Old World tropics from South and East Africa to Madagascar, Seychelles, Mauritius, southeastern Africa to southern China, Ryukyu throughout Malaysia to northeastern Australia, Melanesia, and Micronesia. Not widely introduced in Hawaii (Little, 1983).

Ecology

Estimated to range from Tropical Moist to Rain through Subtropical Moist to Rain Forest Life Zones, Asiatic mangrove is estimated to tolerate annual precipitation of 10 to 80 dm, annual temperature of 20 to 26°C, and pH of 6.0 to 8.5. Hou (1958) suggests that this is the only Malayan mangrove which can survive complete daily inundation. Little (1983) describes the habitat as brackish and saline salts of depositing shores and marshes. Of the Asian species this one is most likely to be found in deep soft mud.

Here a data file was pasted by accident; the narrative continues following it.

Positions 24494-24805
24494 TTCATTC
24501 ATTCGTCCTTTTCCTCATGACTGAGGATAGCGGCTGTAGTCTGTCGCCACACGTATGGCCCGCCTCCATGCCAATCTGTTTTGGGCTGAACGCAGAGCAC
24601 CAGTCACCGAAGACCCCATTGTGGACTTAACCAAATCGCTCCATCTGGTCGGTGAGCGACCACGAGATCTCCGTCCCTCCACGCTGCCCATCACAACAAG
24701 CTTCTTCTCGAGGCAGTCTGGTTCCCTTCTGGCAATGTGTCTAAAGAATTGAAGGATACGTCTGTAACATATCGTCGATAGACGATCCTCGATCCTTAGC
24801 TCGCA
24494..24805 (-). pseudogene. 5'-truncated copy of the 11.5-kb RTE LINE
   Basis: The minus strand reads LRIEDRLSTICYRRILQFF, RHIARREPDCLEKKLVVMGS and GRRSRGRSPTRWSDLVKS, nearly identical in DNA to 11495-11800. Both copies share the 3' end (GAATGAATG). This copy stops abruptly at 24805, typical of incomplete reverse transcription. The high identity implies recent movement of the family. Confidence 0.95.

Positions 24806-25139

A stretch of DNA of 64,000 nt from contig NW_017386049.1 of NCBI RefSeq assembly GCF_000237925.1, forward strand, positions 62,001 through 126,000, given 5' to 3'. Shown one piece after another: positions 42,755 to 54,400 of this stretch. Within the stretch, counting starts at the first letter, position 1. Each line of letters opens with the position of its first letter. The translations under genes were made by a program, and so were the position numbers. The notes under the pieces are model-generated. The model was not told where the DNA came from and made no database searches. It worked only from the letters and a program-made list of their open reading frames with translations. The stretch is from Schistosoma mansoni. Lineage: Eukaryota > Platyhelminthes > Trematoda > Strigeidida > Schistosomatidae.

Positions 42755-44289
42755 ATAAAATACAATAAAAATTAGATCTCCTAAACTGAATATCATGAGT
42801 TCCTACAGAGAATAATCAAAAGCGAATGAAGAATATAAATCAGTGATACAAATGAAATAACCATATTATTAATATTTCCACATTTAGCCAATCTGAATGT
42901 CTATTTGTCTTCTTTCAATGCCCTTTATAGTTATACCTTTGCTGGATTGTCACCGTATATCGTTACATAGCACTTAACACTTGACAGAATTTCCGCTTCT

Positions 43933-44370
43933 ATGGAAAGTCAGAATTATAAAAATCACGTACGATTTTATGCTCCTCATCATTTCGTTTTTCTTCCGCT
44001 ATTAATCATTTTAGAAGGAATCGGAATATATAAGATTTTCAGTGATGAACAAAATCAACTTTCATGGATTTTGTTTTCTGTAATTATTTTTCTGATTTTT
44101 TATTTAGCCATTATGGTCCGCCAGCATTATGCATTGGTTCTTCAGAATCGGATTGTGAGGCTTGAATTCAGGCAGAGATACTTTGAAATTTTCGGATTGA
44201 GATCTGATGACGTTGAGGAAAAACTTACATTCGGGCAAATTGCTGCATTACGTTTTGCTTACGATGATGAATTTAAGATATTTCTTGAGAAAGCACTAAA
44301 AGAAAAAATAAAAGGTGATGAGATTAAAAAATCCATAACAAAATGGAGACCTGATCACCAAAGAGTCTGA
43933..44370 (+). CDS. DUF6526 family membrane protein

Cultivation

According to the NAS (1980a), planting is usually not needed because natural regeneration is so successful. In Avicennia and Rhizophora, direct seeding results in ca 90% survival. Drying the seedlings in the shade a few days before planting seems to make them much less attractive to crabs, perhaps due to a buildup of tannin.

Harvesting

In Tamil Nadu, natural regeneration is abundant and plantations for fuel are managed on 30-year rotations. Clear fellings of Rhizophora may be replaced by Avicennia (Hou, 1958). Species of Rhizophoraceae, growing only from the tips of the branches, are often killed by indiscriminate lopping of branches(NAS, 1980a).

Yields and Economics